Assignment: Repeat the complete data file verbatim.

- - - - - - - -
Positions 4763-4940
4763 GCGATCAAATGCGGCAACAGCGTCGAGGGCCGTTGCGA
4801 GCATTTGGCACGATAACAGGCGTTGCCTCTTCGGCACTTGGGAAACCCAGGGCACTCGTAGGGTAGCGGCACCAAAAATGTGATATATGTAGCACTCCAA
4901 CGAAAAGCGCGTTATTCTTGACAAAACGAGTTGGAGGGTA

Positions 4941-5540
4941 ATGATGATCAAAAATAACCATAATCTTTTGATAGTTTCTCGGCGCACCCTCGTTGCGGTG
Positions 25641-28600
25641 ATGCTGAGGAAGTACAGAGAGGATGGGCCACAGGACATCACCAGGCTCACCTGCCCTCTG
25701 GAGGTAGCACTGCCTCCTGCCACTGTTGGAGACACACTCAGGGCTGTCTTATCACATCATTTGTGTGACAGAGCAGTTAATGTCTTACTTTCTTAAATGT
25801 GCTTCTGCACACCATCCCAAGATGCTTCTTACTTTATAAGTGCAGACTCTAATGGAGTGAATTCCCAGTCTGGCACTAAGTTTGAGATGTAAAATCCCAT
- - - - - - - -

Positions 4763-4940
4763 GCGATCAAATGCGGCAACAGCGTCGAGGGCCGTTGCGA
4801 GCATTTGGCACGATAACAGGCGTTGCCTCTTCGGCACTTGGGAAACCCAGGGCACTCGTAGGGTAGCGGCACCAAAAATGTGATATATGTAGCACTCCAA
4901 CGAAAAGCGCGTTATTCTTGACAAAACGAGTTGGAGGGTA

Positions 4941-5540
4941 ATGATGATCAAAAATAACCATAATCTTTTGATAGTTTCTCGGCGCACCCTCGTTGCGGTG
Positions 25641-28600
25641 ATGCTGAGGAAGTACAGAGAGGATGGGCCACAGGACATCACCAGGCTCACCTGCCCTCTG
25701 GAGGTAGCACTGCCTCCTGCCACTGTTGGAGACACACTCAGGGCTGTCTTATCACATCATTTGTGTGACAGAGCAGTTAATGTCTTACTTTCTTAAATGT
25801 GCTTCTGCACACCATCCCAAGATGCTTCTTACTTTATAAGTGCAGACTCTAATGGAGTGAATTCCCAGTCTGGCACTAAGTTTGAGATGTAAAATCCCAT